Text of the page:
• Apis mellifera;
  • neonicotinoid;
  • toxicity;
  • morphology;
  • histochemistry;
  • mushroom bodies;
  • optical lobes;
  • digestive cells;
  • regenerative cell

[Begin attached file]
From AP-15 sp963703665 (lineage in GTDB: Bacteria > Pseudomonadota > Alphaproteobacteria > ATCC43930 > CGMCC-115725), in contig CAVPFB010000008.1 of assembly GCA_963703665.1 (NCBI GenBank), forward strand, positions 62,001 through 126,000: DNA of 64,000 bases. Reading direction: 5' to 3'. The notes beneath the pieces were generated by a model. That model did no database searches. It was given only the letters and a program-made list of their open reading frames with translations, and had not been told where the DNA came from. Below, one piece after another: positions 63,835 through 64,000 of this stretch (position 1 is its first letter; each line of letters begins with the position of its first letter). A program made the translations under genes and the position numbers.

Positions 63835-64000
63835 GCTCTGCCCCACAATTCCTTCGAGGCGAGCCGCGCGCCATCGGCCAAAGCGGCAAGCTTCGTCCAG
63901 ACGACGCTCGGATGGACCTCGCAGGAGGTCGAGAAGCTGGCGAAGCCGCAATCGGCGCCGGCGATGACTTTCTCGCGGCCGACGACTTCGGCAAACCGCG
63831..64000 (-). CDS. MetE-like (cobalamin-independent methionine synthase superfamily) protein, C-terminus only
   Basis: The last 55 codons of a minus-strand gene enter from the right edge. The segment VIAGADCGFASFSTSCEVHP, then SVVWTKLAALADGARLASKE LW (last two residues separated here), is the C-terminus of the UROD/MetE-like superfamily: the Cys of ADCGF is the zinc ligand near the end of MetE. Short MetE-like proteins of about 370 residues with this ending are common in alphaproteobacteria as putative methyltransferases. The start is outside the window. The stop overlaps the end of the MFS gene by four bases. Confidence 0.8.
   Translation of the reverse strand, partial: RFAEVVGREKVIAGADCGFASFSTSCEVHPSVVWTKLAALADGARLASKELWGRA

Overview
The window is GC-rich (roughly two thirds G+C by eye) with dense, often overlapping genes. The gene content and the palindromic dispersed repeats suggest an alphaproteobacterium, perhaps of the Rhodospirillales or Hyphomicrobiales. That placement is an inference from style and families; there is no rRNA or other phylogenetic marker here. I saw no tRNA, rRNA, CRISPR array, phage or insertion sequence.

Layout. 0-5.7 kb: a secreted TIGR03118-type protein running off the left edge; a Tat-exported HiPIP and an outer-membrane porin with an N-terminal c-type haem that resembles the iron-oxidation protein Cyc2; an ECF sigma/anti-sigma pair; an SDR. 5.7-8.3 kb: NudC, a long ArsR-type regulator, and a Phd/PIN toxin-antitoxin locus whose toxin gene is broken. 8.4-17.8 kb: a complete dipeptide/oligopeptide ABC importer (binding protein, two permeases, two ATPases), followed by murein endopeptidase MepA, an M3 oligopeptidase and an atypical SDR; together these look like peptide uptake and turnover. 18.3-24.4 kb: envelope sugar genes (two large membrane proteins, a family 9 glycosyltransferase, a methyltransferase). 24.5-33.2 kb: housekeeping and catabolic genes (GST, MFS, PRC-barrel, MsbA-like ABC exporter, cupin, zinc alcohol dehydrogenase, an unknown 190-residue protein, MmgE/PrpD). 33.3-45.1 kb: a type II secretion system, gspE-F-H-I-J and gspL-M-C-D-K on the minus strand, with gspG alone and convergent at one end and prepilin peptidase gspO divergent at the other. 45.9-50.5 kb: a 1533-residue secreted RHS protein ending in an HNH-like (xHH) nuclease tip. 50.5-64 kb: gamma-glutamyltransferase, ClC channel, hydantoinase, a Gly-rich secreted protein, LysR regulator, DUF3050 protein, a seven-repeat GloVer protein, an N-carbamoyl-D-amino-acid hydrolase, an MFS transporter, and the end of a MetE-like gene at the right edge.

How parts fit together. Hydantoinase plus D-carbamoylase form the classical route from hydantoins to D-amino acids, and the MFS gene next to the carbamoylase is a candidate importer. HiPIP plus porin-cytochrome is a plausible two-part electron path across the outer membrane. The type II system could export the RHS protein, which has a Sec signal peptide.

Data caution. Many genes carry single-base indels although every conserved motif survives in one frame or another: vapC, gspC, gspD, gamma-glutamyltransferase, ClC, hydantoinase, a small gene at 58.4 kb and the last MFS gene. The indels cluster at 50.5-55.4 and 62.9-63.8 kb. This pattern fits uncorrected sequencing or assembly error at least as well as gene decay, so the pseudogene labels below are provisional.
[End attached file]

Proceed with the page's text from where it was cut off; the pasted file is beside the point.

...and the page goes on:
The development of agricultural activities coincides with the increased use of pesticides to control pests, which can also be harmful to nontarget insects such as bees. Thus, the goal of this work was assess the toxic effects of thiamethoxam on newly emerged worker bees of Apis mellifera (africanized honeybee—AHB). Initially, we determined that the lethal concentration 50 (LC50) of thiamethoxam was 4.28 ng a.i./μL of diet. To determine the lethal time 50 (LT50), a survival assay was conducted using diets containing sublethal doses of thiamethoxam equal to 1/10 and 1/100 of the LC50. The group of bees exposed to 1/10 of the LC50 had a 41.2% reduction of lifespan. When AHB samples were analyzed by morphological technique we found the presence of condensed cells in the mushroom bodies and optical lobes in exposed honeybees. Through Xylidine Ponceau technique, we found cells which stained more intensely in groups exposed to thiamethoxam. The digestive and regenerative cells of the midgut from exposed bees also showed morphological and histochemical alterations, like cytoplasm vacuolization, increased apocrine secretion and increased cell elimination. Thus, intoxication with a sublethal doses of thiamethoxam can cause impairment in the brain and midgut of AHB and contribute to the honeybee lifespan reduction. © 2013 Wiley Periodicals, Inc. Environ Toxicol 29: 1122–1133, 2014.